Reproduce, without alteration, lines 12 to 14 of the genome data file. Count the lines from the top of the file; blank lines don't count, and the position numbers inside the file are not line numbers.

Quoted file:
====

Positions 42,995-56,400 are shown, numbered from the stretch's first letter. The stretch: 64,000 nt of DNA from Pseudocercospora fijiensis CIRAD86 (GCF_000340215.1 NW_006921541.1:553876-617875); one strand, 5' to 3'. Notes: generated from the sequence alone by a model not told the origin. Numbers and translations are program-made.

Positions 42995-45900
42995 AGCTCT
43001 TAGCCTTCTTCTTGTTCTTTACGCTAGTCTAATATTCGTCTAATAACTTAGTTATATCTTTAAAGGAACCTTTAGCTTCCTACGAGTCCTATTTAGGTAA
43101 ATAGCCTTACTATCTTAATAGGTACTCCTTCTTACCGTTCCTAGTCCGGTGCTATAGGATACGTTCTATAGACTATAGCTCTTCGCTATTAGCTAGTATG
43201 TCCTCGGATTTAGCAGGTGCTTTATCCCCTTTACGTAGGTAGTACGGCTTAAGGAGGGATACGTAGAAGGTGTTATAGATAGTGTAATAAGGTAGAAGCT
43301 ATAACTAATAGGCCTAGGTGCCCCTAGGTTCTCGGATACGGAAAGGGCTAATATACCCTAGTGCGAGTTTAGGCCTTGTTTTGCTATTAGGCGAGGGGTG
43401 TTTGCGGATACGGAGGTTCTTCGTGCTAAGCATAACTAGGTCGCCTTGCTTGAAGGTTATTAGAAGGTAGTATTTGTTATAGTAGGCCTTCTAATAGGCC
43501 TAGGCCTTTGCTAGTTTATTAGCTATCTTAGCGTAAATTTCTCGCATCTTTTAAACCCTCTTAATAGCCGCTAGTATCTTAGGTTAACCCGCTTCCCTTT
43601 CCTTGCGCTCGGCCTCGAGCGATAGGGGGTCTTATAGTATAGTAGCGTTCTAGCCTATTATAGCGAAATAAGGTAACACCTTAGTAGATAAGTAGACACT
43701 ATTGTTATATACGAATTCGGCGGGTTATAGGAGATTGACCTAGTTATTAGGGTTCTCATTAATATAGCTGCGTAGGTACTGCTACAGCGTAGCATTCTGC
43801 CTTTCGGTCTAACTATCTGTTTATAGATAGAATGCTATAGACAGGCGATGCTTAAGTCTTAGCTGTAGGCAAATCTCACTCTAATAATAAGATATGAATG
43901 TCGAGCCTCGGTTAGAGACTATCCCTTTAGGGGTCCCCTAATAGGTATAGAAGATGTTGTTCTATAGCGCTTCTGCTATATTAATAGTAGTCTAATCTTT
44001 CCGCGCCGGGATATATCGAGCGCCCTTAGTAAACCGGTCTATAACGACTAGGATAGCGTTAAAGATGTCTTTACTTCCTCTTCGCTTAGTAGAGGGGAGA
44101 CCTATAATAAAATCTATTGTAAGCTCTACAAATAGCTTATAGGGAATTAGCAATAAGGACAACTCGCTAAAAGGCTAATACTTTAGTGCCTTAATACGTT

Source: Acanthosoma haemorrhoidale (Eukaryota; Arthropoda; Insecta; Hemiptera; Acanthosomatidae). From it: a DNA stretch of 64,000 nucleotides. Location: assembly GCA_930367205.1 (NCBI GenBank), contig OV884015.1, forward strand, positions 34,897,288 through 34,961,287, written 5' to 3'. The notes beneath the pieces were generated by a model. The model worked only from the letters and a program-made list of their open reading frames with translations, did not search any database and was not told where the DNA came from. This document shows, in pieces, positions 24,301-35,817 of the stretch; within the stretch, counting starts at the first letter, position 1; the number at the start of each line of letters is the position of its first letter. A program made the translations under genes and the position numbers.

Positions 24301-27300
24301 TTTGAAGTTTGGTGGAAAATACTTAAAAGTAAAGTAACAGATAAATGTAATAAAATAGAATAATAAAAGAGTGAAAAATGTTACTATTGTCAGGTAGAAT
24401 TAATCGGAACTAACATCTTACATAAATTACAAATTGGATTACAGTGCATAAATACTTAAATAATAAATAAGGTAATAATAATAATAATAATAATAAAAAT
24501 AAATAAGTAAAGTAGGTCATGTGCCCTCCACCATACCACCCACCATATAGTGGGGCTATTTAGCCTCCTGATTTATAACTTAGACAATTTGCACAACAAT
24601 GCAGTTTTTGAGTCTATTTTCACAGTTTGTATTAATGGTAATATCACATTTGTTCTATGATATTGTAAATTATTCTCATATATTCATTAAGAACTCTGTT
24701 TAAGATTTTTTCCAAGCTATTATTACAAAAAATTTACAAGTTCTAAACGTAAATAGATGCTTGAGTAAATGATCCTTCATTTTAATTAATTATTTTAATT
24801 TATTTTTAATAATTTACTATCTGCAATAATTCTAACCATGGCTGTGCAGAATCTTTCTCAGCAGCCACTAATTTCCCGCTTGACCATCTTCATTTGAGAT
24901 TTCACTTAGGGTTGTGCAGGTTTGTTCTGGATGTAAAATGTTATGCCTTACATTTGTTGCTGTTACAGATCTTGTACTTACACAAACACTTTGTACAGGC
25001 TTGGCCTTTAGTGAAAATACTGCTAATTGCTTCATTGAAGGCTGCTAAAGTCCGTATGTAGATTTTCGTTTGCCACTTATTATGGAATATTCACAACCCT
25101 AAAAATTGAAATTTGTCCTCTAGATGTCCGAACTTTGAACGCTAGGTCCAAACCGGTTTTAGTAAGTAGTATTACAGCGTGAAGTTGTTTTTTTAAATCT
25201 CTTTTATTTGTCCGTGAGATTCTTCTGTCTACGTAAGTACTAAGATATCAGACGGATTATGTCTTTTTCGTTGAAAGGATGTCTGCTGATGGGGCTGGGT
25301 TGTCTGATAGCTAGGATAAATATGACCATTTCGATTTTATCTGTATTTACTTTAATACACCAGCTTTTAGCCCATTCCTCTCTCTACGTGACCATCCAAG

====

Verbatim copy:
43801 CTTTCGGTCTAACTATCTGTTTATAGATAGAATGCTATAGACAGGCGATGCTTAAGTCTTAGCTGTAGGCAAATCTCACTCTAATAATAAGATATGAATG
43901 TCGAGCCTCGGTTAGAGACTATCCCTTTAGGGGTCCCCTAATAGGTATAGAAGATGTTGTTCTATAGCGCTTCTGCTATATTAATAGTAGTCTAATCTTT
44001 CCGCGCCGGGATATATCGAGCGCCCTTAGTAAACCGGTCTATAACGACTAGGATAGCGTTAAAGATGTCTTTACTTCCTCTTCGCTTAGTAGAGGGGAGA